Brand-selling behemoth Unilever, which makes what you're eating and what you smell of, has had it with influencers and their fake followers. It has decided that pretend popular people who've acquired a few thousand friends overnight are not a good place for its advertising money to go.
So it's going to stop, or try to stop, organising the marketing industry into action and trying to get Instagram around the table to talk about the odd "rotten apple" that spoils the... larger bag of apples.
This anti-influencer campaign is being pushed by Unilever's chief marketing boss Keith Weed, who thinks there's a need to "rebuild trust" in the online ad model and weed out frauds perpetrated by those capable of harnessing armies of bots, buying in followers and faking Kardashian levels of internet popularity.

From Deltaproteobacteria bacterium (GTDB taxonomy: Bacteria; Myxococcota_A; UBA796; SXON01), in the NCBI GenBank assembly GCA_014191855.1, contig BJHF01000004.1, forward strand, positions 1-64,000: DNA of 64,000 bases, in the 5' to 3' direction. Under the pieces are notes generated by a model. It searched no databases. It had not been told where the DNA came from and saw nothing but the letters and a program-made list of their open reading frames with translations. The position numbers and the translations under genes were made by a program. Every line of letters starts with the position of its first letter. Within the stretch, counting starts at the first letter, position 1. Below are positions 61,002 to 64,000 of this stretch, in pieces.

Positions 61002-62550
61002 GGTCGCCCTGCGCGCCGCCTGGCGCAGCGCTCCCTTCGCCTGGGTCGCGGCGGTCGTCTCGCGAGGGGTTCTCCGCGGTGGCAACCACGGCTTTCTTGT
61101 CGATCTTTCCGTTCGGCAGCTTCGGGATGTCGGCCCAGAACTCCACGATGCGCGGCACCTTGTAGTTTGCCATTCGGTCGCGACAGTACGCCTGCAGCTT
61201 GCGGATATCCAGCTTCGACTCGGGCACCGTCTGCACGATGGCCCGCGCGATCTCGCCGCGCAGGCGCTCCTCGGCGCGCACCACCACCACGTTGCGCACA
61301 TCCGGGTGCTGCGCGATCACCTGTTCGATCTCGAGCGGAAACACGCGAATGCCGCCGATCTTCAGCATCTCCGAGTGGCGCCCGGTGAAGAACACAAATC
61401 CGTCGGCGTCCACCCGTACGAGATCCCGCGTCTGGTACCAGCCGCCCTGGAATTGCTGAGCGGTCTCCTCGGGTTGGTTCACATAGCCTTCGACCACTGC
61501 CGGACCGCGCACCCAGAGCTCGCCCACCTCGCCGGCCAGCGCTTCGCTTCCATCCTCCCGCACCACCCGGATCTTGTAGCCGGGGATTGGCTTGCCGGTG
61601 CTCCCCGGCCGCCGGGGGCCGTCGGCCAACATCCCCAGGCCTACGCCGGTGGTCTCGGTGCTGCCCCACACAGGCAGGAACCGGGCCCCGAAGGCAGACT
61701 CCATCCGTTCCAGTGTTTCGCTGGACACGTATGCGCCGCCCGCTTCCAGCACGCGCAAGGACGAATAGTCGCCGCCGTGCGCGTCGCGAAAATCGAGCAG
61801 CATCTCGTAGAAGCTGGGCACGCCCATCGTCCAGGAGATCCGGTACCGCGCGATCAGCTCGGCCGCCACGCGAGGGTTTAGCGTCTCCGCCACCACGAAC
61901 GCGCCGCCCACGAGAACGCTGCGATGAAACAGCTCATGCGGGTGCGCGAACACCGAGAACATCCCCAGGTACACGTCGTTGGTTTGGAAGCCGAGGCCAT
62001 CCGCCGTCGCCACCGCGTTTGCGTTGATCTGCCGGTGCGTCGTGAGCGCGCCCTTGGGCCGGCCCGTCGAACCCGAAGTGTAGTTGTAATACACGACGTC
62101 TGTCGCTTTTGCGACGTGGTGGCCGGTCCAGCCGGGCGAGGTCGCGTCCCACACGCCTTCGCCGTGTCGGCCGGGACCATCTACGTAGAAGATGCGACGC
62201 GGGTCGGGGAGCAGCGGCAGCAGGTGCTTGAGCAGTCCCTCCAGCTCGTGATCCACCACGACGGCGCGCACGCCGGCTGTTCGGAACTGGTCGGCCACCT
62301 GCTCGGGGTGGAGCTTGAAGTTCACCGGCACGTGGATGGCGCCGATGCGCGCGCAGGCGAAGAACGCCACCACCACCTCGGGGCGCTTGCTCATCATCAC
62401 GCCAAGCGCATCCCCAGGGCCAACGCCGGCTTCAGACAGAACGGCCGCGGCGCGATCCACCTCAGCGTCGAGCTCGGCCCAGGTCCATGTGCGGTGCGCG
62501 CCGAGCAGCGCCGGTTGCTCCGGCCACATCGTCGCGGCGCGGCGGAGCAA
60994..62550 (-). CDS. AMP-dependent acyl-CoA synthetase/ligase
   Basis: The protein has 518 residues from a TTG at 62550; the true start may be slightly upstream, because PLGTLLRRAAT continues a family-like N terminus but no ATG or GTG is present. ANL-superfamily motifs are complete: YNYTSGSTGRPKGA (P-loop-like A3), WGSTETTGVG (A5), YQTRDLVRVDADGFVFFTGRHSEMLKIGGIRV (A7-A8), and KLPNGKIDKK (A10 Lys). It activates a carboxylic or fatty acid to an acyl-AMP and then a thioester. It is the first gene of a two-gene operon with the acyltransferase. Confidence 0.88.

Weed said of his table-upending plan: "The key to improving the situation is three-fold: cleaning up the influencer ecosystem by removing misleading engagement; making brands and influencers more aware of the use of dishonest practices; and improving transparency from social platforms to help brands measure impact."
Companies and individuals with higher levels of transparency should therefore expect to start seeing the Dove and Lynx and margarine and ice cream and washing powder money coming their way. [The Drum via The Times]